Monday, February 5, 2024 | Michigan Union, Pond Room | 4:00-5:30 pm

In the late 1960s, Muhammad Speaks was the most circulated Black newspaper in America. It was often associated with the fiery images and ominous messaging of its front pages. Far more than a sensationalist tabloid, the paper stood out in Black communities for its grassroots investigative journalism and critique of structural racism. It also served as an important source of information for racial justice organizations, like CORE and the NAACP, as well as those surveilling Black communities such as the FBI and the KKK.

This event is offered as an in-person event in the Pond Room in the Michigan Union. It will also be available virtually on Zoom:, meeting ID number 984 1315 9103, passcode 322598.

(Illustration by Eugene Majied, Muhammad Speaks, April 12, 1968, p. 7.)

Khuram Houssain


Khuram Hussain holds a Ph.D. in Cultural Foundations of Education from Syracuse University, where he was awarded the All-University Dissertation Prize. In addition to his DEI work, he teaches classes that explore social movements for racial justice in schools and the pedagogy of democratic, multicultural classrooms.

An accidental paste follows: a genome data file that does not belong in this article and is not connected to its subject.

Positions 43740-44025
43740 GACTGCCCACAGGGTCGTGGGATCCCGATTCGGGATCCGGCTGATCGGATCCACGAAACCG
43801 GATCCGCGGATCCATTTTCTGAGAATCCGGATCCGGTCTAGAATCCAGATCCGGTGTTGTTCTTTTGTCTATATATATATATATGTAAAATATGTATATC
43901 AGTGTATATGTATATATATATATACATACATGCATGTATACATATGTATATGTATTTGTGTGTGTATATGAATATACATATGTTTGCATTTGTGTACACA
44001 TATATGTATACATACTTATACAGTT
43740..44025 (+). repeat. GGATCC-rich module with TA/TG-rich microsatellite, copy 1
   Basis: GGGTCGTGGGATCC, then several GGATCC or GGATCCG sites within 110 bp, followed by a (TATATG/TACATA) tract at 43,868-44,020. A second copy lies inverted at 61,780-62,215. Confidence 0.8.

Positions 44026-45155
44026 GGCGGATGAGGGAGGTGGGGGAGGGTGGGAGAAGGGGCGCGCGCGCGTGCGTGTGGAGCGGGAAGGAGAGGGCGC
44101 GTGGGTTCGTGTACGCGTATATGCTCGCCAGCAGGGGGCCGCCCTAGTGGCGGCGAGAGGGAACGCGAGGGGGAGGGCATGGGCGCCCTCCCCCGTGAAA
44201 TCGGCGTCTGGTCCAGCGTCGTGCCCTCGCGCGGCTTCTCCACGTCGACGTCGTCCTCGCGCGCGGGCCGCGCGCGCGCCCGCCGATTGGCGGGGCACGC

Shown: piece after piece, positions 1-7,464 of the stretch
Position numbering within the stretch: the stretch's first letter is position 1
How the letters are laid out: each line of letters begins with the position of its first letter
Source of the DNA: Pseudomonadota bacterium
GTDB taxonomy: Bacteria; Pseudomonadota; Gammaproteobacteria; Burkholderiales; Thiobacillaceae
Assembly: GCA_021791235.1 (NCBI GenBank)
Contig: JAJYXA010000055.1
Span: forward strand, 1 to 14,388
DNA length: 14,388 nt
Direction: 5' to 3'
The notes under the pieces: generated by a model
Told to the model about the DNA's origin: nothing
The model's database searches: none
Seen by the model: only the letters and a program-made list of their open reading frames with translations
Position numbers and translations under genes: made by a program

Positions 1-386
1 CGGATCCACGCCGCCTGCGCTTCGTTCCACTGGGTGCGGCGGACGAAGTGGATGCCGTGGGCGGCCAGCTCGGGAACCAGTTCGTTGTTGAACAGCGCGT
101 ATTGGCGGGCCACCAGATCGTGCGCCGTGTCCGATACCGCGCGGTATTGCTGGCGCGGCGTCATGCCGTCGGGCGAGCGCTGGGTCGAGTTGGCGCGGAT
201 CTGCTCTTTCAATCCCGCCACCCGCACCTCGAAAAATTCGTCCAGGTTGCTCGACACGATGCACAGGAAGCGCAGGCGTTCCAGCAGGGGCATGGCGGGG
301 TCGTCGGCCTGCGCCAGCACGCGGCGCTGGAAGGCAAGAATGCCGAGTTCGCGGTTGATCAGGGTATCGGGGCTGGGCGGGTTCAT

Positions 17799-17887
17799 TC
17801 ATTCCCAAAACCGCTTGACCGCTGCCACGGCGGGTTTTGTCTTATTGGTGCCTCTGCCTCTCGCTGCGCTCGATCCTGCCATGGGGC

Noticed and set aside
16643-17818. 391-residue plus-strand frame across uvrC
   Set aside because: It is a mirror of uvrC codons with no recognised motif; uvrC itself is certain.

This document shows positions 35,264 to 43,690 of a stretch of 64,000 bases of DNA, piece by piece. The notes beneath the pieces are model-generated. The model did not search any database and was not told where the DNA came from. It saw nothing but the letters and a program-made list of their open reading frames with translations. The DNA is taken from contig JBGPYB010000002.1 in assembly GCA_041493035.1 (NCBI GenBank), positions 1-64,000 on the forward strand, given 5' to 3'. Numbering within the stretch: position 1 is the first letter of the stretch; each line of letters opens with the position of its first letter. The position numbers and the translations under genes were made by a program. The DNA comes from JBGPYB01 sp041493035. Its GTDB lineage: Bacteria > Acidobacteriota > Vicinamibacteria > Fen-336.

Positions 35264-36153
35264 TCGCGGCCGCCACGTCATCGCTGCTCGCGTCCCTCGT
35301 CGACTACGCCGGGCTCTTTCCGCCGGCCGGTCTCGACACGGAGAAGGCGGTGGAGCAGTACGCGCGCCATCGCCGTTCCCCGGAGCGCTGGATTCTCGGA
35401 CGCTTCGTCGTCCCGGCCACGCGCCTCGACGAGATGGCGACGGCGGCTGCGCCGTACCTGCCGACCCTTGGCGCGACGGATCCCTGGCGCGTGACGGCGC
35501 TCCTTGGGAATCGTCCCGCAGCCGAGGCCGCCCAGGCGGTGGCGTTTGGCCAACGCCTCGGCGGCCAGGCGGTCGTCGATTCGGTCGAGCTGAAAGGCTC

He has published numerous journal articles, and his book, Weapons for Minds: Visual Thought in Muhammad Speaks, 1960–1975, is under contract with Johns Hopkins University Press.

Khuram has also served as a dialogue facilitator, trainer, and consultant to schools, universities, government offices, nonprofits, and community organizations on issues of diversity and equity. His work has been recognized by the NAACP, the U.S. Armed Forces, and community and campus organizations nationwide. He is the co-founder of Tools for Social Change (TFSC), a dialogue-driven initiative that advances equity and inclusion in the Finger Lakes region of New York. As a member of TFSC, he helped design and facilitate Geneva’s largest grassroots self-study on diversity, equity, and land use. Khuram also collaborated with the U.S. Department of Justice to sustain Geneva’s Community Compact between communities of color and law enforcement.